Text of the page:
Syndicate content Jewish Telegraphic Agency
The Global Jewish News Source
Updated: 1 hour 42 min ago

Child Holocaust survivor hugs 93-year-old Nazi guard during trial in Germany

2 hours 22 min ago

BERLIN (JTA) — A child survivor of the Holocaust interrupted the trial of a former Nazi concentration camp guard to give the 93-year-old defendant a hug.

Bruno Dey is charged as an accessory in the murders of 5,230 people at the Stutthof concentration camp near what is today Gdansk, Poland. He is standing trial in Hamburg.

Moshe Peter Loth, 76, a co-plaintiff in the case, approached Dev during the trial last week and said, “Watch out everyone, I’m going to forgive him.”

Loth then hugged Dey. Loth said later that both men cried.

In testimony at the trial, Loth said that his mother had been deported to Stutthof and that he was born there — a fact he reportedly learned only recently. After the camp’s liberation, Loth spent years with a Polish family and was later reunited with his family in Germany. They later immigrated to the United States.

Loth said a lifetime of abuse and hardship made him “full of hate, until I recognized that I had to forgive.”

Dey, a guard at the camp between August 1944 and April 1945, is being tried in a youth court because he was a teenager at the time.

The court allowed Loth to question Dey, who repeated his testimony that he had not volunteered for duty in Stutthof and that he was shocked by what had happened there.

According to an interpreter, Loth asked Dey’s forgiveness for having been angry and filled with hate.

The defendant replied: “Absolutely. I have no hate.”

Dey later said it was a relief for him to meet and apologize to Loth.

In 2015, a similar event unfolded in a German courtroom when Auschwitz survivor Eva Kor publicly forgave former camp guard Oskar Groening. Kor, a Romanian-born U.S. citizen who died in July at 85, urged Groening to set an example by publicly denouncing neo-Nazi activity.

The post Child Holocaust survivor hugs 93-year-old Nazi guard during trial in Germany appeared first on Jewish Telegraphic Agency.

Israeli university heads say U of Toronto kosher controversy takes ‘theater of absurd to new heights’

2 hours 50 min ago

JERUSALEM (JTA) — The leaders of Israel’s seven universities are expressing their outrage over the University of Toronto’s Graduate Student Union conflating a kosher food program with support for Israel.

“Just when we thought that we’d seen it all regarding the ascent of anti-Semitism masquerading as anti-Zionism on campus, the Graduate Student Union at the University of Toronto (U of T) took this theater of the absurd to new heights by characterizing kosher food as ‘pro-Israel,’” Ron Robin, chairman of the Committee of University Heads of Israel, said in a statement released Tuesday. Robin is president of the University of Haifa.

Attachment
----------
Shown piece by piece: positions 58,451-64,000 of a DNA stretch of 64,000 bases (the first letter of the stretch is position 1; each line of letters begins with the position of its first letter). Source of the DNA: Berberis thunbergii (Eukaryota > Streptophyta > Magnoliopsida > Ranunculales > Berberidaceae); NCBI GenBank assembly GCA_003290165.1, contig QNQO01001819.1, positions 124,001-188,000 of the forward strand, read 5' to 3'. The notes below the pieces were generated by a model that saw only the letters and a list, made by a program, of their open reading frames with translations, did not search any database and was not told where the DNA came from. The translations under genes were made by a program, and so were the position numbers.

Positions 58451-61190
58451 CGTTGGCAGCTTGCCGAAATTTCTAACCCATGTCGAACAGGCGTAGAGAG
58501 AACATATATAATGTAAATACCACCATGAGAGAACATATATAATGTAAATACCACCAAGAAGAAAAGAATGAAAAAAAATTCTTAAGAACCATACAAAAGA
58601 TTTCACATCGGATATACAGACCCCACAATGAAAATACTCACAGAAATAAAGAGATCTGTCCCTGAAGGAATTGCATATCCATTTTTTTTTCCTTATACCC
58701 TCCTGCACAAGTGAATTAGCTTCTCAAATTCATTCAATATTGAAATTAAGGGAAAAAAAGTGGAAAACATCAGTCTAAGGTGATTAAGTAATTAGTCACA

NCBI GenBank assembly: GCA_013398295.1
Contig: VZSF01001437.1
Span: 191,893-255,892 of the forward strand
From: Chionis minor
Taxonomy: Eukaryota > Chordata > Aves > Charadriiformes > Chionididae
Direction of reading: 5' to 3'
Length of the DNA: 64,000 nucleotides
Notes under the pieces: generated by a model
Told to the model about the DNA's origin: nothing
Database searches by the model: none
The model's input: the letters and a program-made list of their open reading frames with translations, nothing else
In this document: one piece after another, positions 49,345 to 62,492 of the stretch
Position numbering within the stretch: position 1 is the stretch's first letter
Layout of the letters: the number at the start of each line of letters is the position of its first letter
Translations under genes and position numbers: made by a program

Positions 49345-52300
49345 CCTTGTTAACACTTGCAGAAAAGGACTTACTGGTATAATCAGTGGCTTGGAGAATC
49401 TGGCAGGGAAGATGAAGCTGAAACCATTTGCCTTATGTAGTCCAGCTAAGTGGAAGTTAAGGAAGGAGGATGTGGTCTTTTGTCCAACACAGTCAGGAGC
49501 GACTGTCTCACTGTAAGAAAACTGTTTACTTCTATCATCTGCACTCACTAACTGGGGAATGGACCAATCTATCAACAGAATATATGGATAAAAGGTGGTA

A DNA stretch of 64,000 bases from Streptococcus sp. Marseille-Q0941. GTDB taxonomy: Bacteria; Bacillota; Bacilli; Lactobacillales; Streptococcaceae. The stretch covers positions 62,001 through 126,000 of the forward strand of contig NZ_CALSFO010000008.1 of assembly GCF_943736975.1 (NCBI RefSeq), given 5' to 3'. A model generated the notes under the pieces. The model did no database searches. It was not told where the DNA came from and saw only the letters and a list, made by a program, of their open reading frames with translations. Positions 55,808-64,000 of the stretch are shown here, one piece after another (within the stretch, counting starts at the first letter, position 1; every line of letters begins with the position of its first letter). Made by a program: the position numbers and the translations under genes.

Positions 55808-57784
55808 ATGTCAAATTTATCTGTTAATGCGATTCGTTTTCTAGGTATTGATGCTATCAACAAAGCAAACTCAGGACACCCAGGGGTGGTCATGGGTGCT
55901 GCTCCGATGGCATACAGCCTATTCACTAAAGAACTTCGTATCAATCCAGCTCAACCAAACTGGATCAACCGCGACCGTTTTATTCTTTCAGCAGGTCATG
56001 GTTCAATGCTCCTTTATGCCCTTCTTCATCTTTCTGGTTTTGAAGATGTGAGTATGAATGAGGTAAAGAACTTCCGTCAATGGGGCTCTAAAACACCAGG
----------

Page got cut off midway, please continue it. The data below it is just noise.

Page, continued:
The Graduate Student Union’s external commissioner, in response to a Jewish student’s request for the union to officially support the Kosher Forward Campaign, suggested that the Executive Committee might be reluctant to advance such a motion to its board of directors. The commissioner said since Hillel is “pro-Israel,” supporting the motion would go against the “will of the membership.”

The union later apologized for “unintentionally caus(ing) harm toward the Jewish community.”

In 2012, the union voted to support the Boycott, Divestment and Sanctions, or BDS, movement against Israel.

“(T)he classification of kosher food as ‘pro-Israel’ illustrates just how far the BDS movement has come in terms of zeroing in on its actual objective — suppressing the freedom of speech and freedom of religion of Jews, not merely leveling criticism at the State of Israel and its policies,” Robin said.

The committee is made up of the presidents, rectors and directors-general of the Israeli universities.

The post Israeli university heads say U of Toronto kosher controversy takes ‘theater of absurd to new heights’ appeared first on Jewish Telegraphic Agency.

Prague will return pieces of Jewish gravestones used as cobblestones

3 hours 11 min ago

(JTA) — Pieces of Jewish gravestones used to pave sidewalks in Prague will be given to the Jewish community to return to the city’s Old Jewish Cemetery.

Headstones from the 19th-century cemetery were cut into cobblestones during roadwork ahead of Soviet leader Mikhail Gorbachev’s visit to Czechoslovakia in 1987, Radio Prague International reported. The cemetery is no longer used for burials.

The Czech Jewish community has called for the removal and return of the stones for years. Stones uncovered during future excavation work will be returned under the memorandum signed by Prague City Hall, according to Radio Prague International.

A project called Finding the Lost Face of Jewish Cemeteries will try to help identify the fragments, the station reported.

The post Prague will return pieces of Jewish gravestones used as cobblestones appeared first on Jewish Telegraphic Agency.

Off-duty police officer who shot Ethiopian-Israeli teen dead will face lesser charge

3 hours 15 min ago

JERUSALEM (JTA) — The off-duty Israeli police officer who fatally shot an Ethiopian-Israeli teenager in a Haifa-area park will be charged with negligent homicide rather than manslaughter, the higher charge the victim’s family was seeking.